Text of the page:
As an example of what is possible, my home server/media server with 12 hard drives, dual core 2.8 processor, and 650 watt power supply in a medium tower case, remains acceptably cool even when room temps are over 30C, using only one 8cm case fan. And, it is barely audible from more than a few feet away. Controlled airflow is the answer.

Good luck!

P.S. It is also possible to control most motherboard connected fans via the internal chipset control bus. It's very possible you don't need any hardware whatsoever to accomplish what you need. Google SpeedFan.
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Old 26th January 2011, 03:43 PM   #4
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@nigel - I should have thought of that, thanks; the datasheet is actually very helpful.

@kcollins - I am well aware of the existence of fan controllers / motherboard fan control / SpeedFan / etc. I've been overclocking and modding computers since the first Pentium came out in 1993...

There are three main issues with the "ready made" controllers:
- limited regulation range (most of them can only go as low as 5-6V)
- none of them seem to have a "master" dial, which I really want my controller to have
- and lastly, they look stupid with all their "cool" LEDs, UV-reactive cables, LCD displays and whatnots... I just want a simple device that will quietly sit out of the way until I need it.

As for the automatic fan control, I think you misunderstood my intentions - I want my PC to be completely inaudible. I mean so that in order to tell if its on or off you'd have to look at the case diodes or switch on the monitor.

I know it sounds impossible on a heavily overclocked system, but I have done it before using a passive water cooling system in conjunction with semi-passive air coolers I built myself and a semi-passive PSU. Some fans were necessary, but they were running at 3-4V / 600-800rpm - i.e. barely ticking over.

So now I want to do a similar thing, but a bit more flexible this time - so that it CAN be inaudible, but with an option of being easily adjusted for extra cooling (trading off quietness for cooling power).

I managed to draw a schematic of what I have in mind (it's mostly just ripped off the LM317 datasheet but hey):
Click the image to open in full size.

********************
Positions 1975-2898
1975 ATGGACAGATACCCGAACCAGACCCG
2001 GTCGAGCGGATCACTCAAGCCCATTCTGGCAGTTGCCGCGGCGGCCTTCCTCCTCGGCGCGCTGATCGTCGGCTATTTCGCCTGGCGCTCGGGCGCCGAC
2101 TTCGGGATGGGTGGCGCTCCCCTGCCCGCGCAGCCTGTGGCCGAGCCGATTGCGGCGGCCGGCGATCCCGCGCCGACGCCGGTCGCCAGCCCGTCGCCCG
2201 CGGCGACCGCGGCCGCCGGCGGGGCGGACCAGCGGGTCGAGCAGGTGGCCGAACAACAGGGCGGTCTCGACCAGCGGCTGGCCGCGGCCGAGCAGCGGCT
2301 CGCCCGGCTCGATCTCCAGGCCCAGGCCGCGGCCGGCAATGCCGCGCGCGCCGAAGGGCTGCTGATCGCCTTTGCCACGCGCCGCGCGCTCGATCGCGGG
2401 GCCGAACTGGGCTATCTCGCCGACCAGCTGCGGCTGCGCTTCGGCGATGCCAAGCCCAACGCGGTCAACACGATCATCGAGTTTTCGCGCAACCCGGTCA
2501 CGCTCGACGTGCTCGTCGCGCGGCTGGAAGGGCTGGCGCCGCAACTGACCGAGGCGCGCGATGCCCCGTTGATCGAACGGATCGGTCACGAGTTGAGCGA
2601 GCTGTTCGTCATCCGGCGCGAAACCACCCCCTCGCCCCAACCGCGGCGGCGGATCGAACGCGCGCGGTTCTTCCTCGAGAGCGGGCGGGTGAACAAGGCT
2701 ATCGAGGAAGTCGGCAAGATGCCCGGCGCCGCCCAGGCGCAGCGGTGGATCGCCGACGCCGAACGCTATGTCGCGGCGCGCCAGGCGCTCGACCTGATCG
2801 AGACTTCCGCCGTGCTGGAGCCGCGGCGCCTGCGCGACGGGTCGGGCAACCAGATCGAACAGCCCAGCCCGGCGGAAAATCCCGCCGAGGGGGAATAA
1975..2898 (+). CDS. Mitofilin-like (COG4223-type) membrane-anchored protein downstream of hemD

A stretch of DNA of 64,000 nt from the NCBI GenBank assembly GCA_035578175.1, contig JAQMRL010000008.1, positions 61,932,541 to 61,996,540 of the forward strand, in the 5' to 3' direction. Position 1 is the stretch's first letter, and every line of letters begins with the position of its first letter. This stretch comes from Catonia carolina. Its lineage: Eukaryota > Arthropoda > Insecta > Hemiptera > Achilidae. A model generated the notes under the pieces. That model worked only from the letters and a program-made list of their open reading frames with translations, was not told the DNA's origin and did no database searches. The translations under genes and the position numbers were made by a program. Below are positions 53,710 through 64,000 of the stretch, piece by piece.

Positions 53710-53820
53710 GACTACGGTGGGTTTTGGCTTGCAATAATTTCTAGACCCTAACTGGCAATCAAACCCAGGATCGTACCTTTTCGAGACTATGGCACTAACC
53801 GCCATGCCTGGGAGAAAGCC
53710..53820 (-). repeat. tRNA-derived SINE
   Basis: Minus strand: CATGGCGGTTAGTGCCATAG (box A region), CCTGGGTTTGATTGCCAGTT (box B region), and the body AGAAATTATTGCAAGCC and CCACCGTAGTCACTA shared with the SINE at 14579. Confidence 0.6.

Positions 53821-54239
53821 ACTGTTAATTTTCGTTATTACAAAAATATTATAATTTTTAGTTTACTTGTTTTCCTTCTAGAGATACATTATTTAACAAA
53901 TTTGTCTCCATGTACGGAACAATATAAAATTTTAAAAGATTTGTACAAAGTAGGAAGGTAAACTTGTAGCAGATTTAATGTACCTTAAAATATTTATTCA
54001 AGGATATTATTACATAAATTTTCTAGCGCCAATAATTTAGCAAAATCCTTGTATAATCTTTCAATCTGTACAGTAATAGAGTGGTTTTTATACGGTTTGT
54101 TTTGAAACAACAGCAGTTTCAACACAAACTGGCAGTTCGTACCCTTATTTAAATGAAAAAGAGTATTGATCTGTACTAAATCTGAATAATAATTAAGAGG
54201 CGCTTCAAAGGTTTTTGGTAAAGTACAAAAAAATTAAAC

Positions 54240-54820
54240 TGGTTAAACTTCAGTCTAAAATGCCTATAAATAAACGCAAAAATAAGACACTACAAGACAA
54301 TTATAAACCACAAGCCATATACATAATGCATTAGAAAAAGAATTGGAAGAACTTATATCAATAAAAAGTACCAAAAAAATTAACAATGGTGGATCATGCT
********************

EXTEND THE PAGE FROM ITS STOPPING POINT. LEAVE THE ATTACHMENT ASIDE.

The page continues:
What do you think?
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Old 27th January 2011, 06:13 AM   #5
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I think that you maybe making it over complicated. Your 12 volts is already regulated so all you need is some npn transistors and some pots. (See attached)

The first cap (connected to the 12 volt rail) should really be equal the sum of the capacitors of the individual fan controllers.
Attached Images
File Type: jpg FAN CONTROLER.JPG (82.0 KB, 71 views)

Last edited by RJM1; 27th January 2011 at 06:19 AM.
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Old 27th January 2011, 10:18 AM   #6
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Thanks for the schematic RJM1. The main reason I used LM317 in my design is that it is among the few active components that I actually know :P You're suggesting to use npn transistors, but I still don't know what to actually look for when I go shopping... I mean they come in hundreds of varieties and I'm not really sure what parameters to look for. Do you think you could give me an example of a suitable part?

Also, why is my design more complicated? To my eye it looks simple, and actually very similar to yours (only it replaces NPN transistors with LM317)...
Unless... hang on, what is the role of the 1uF caps in your schematic? They do the "kick-start" function, right? Ah, well in that case, your design is indeed simpler, and in fact exactly what I need.
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Old 27th January 2011, 01:51 PM   #7
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Would this transistor be suitable?
ON SEMICONDUCTOR|D44H8G|TRANSISTOR, NPN, TO-220 | CPC
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Old 30th January 2011, 11:17 PM   #8
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Suitable enough to even run without any heatsink.
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Old 30th January 2011, 11:31 PM   #9
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Many thanks uN1Qu3!